the Gospel in exchange for a syncretistic mix of Catholicism and Animism doesn’t matter.  These villages still need the hope of Christ.  We were able to work with both rehabilitation centers and an agriculture center that are led by indigenous pastors who have hearts to see community development lead to Gospel declaration and demonstration.  Many times taking rabbit or sheep production into a village that is closed to the Gospel by local officials will create avenues for physical and spiritual needs to be met.

Each of these types of missions has their role and function in the mission of making disciples.  While the methodology may be different the focus is still the same – the Gospel of redemption, reconciliation and restoration.  I found myself on the last day in Mexico digging in fertilizer and using shovels andIMG_0485 hoes to break up the dirt to mix together.  I was reminded as a hit some very hard pieces, that while Mexico seems to be ‘reached’ that there are many who remained unreached, because there are still yet to be churches established in these villages and pockets of people groups to be able to reach their own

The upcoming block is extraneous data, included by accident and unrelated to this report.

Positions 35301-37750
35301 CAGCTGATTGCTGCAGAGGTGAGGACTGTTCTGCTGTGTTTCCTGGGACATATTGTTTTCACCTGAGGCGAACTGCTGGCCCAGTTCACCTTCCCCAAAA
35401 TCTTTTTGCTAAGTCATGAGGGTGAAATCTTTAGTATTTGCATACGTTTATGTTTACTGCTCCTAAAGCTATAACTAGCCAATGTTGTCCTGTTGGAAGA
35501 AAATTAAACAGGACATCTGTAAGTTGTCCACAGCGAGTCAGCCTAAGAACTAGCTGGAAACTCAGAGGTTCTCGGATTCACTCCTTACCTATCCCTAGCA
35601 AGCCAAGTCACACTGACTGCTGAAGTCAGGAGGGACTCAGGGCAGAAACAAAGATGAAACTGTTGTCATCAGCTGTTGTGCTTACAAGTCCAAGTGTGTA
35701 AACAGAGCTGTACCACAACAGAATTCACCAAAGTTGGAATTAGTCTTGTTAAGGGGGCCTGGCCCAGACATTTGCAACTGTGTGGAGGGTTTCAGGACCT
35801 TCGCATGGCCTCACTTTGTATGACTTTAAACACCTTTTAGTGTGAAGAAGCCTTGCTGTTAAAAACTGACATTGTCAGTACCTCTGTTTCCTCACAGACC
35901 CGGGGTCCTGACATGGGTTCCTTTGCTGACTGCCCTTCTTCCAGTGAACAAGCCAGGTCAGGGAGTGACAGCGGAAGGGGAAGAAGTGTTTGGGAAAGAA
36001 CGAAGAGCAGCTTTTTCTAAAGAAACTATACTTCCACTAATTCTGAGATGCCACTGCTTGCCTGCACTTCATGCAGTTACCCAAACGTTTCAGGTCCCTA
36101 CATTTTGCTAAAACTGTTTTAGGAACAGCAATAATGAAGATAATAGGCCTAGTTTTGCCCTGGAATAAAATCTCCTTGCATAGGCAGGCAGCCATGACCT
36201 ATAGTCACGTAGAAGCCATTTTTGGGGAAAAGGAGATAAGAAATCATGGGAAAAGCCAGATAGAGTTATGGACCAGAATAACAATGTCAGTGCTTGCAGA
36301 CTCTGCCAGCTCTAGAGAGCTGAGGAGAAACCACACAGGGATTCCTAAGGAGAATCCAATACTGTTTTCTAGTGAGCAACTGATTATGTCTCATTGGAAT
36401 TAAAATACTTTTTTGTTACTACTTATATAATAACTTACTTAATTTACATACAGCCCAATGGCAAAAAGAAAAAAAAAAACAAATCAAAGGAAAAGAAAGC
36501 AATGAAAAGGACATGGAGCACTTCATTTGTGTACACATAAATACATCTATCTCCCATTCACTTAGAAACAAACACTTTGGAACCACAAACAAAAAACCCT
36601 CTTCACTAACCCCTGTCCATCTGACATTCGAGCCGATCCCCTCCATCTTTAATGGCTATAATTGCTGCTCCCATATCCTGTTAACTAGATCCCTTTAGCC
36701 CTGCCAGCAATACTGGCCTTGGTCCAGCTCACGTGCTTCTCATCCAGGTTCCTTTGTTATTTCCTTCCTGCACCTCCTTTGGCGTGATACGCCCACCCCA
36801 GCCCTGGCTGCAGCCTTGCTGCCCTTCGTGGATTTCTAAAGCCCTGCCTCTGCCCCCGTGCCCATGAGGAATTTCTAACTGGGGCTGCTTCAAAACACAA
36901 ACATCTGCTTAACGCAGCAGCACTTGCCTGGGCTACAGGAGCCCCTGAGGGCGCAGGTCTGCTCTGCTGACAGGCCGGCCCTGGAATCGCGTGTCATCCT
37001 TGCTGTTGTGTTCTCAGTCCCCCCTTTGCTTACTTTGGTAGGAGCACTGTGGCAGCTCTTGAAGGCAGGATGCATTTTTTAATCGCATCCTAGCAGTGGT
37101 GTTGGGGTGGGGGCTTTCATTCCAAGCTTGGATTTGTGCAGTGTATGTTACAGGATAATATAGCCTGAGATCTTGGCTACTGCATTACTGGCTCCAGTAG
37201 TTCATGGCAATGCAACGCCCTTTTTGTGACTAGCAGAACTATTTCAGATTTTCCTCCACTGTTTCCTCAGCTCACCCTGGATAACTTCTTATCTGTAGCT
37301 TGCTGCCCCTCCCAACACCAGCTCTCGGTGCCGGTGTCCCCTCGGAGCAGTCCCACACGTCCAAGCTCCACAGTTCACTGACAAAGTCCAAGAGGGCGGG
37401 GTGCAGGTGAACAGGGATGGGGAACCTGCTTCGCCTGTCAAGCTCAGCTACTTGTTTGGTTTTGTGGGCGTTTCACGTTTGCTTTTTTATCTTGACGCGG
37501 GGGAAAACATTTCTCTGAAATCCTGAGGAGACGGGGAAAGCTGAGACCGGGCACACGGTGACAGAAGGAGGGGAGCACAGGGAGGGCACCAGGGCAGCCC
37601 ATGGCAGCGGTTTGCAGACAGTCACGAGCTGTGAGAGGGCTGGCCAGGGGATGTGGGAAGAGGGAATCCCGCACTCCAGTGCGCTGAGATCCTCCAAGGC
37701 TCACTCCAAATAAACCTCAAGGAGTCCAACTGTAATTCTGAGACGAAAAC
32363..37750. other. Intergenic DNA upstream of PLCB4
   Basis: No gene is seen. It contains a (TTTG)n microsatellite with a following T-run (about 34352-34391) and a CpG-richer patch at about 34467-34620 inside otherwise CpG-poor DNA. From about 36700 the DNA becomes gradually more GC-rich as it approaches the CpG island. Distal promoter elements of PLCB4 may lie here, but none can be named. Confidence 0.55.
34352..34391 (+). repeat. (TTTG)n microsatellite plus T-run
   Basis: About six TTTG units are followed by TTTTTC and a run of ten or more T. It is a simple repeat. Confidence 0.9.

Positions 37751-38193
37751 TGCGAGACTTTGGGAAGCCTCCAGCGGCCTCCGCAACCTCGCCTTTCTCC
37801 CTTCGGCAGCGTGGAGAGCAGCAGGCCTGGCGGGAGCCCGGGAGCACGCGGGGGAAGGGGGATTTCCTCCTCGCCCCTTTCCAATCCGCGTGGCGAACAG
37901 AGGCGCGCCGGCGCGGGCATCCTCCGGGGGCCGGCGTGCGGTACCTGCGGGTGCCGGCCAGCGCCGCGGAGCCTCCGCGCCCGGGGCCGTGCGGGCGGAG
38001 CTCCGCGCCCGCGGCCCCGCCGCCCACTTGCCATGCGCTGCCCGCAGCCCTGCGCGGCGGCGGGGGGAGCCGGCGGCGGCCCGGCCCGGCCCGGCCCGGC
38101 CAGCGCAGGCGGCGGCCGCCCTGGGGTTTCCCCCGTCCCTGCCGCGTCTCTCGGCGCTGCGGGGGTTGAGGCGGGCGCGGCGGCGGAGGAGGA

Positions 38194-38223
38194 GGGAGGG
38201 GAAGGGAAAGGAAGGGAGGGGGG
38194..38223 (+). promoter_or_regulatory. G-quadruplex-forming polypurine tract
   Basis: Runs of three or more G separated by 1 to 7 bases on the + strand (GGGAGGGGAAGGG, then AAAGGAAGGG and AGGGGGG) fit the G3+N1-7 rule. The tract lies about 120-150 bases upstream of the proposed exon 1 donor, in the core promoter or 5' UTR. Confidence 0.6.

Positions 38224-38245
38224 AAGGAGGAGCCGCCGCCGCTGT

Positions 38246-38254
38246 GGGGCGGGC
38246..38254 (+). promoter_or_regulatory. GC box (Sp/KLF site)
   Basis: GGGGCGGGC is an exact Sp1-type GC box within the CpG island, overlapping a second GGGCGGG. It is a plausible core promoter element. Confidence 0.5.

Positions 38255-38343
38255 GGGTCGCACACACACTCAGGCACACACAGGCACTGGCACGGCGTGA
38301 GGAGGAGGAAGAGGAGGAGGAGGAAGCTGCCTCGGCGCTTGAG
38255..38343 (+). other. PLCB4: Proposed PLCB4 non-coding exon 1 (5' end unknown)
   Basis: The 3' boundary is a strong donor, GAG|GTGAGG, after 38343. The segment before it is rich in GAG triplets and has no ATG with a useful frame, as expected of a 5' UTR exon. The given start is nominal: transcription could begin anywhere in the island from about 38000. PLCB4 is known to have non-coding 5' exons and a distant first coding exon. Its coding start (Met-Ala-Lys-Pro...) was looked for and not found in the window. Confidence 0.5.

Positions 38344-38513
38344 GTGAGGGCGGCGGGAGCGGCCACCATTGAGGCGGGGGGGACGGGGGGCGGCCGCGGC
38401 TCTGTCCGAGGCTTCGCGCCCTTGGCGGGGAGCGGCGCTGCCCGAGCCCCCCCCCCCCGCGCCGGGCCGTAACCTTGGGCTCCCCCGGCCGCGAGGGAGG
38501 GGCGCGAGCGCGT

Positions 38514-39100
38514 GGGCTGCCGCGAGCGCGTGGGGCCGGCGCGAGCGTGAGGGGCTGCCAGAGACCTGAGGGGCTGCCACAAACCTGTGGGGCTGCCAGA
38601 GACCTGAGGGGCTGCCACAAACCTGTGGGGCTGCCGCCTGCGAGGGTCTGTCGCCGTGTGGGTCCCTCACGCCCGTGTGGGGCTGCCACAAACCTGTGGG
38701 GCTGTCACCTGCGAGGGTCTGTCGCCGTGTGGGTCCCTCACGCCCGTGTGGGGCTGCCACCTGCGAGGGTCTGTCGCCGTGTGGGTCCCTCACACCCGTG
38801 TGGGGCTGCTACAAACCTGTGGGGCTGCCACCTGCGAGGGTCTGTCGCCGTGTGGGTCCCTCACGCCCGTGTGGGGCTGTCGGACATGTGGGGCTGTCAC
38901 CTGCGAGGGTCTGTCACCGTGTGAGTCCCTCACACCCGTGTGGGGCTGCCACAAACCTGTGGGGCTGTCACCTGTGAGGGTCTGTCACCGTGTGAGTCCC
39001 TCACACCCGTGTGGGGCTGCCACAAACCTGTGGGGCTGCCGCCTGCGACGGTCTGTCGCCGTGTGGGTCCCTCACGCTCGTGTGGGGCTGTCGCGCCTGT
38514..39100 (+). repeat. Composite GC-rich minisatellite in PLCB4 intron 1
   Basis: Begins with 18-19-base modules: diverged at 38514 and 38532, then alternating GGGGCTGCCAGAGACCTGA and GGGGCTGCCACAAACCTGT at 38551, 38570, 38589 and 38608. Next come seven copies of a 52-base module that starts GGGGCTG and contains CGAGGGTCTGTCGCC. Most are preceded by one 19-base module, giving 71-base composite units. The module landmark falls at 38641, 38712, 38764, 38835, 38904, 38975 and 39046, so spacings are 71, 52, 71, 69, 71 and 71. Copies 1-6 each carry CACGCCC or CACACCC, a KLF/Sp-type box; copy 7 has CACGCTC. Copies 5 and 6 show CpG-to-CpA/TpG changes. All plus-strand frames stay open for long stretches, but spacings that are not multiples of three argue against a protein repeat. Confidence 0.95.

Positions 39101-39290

through disciple-making.  We must not stop tilling the soil, planting seed, watering the ground until we see a harvest of churches rooted in Gospel declaration and demonstration.

Written by Ryan Martin

 
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Posted by on November 2, 2015 in General Missions, Mexico, Oaxaca, Samaria

 

Oaxaca, Day 6 – October 2015

The group split again, with some staying with the women at La Cocecha for a 3rd day and the others going to an agricultural center/farm just outside the city.IMG_0534

The farm is run by a man named Gaspar and his wife Estella. They grow crops like corn and tomatoes and raise various animals such as sheep, rabbits, and cows. They then use that to help feed local villages in the area and teach them (and others) how to grow their own food.

The farm was started about 15 years ago. Gaspar became interested in being a part of it because of children dying in villages from starvation. He didn’t want to see that happen again. He now has 27 local churches working together to provide food all over the state of Oaxaca, the farthest of which is an 8 hour drive away from the farm.